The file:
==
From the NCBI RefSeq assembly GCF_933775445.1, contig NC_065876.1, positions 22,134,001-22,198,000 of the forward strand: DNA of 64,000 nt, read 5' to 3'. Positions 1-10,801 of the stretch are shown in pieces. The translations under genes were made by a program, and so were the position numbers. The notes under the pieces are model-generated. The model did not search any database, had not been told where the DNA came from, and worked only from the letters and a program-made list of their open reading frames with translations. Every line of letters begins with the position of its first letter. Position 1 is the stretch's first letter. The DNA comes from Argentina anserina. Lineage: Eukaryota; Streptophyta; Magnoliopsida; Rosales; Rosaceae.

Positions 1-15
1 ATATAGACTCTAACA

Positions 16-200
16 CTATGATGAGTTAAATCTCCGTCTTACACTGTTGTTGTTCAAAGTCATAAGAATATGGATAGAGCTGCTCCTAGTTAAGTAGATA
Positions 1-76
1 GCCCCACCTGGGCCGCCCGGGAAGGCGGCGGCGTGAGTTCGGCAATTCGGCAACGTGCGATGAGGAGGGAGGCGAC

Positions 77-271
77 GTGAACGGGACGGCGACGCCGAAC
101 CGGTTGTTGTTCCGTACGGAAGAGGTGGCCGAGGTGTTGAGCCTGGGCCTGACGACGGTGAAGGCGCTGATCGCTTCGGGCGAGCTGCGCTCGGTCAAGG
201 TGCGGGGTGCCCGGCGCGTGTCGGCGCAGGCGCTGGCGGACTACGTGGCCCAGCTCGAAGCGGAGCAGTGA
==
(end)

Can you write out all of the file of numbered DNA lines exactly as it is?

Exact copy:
From the NCBI RefSeq assembly GCF_933775445.1, contig NC_065876.1, positions 22,134,001-22,198,000 of the forward strand: DNA of 64,000 nt, read 5' to 3'. Positions 1-10,801 of the stretch are shown in pieces. The translations under genes were made by a program, and so were the position numbers. The notes under the pieces are model-generated. The model did not search any database, had not been told where the DNA came from, and worked only from the letters and a program-made list of their open reading frames with translations. Every line of letters begins with the position of its first letter. Position 1 is the stretch's first letter. The DNA comes from Argentina anserina. Lineage: Eukaryota; Streptophyta; Magnoliopsida; Rosales; Rosaceae.

Positions 1-15
1 ATATAGACTCTAACA

Positions 16-200
16 CTATGATGAGTTAAATCTCCGTCTTACACTGTTGTTGTTCAAAGTCATAAGAATATGGATAGAGCTGCTCCTAGTTAAGTAGATA
Positions 1-76
1 GCCCCACCTGGGCCGCCCGGGAAGGCGGCGGCGTGAGTTCGGCAATTCGGCAACGTGCGATGAGGAGGGAGGCGAC

Positions 77-271
77 GTGAACGGGACGGCGACGCCGAAC
101 CGGTTGTTGTTCCGTACGGAAGAGGTGGCCGAGGTGTTGAGCCTGGGCCTGACGACGGTGAAGGCGCTGATCGCTTCGGGCGAGCTGCGCTCGGTCAAGG
201 TGCGGGGTGCCCGGCGCGTGTCGGCGCAGGCGCTGGCGGACTACGTGGCCCAGCTCGAAGCGGAGCAGTGA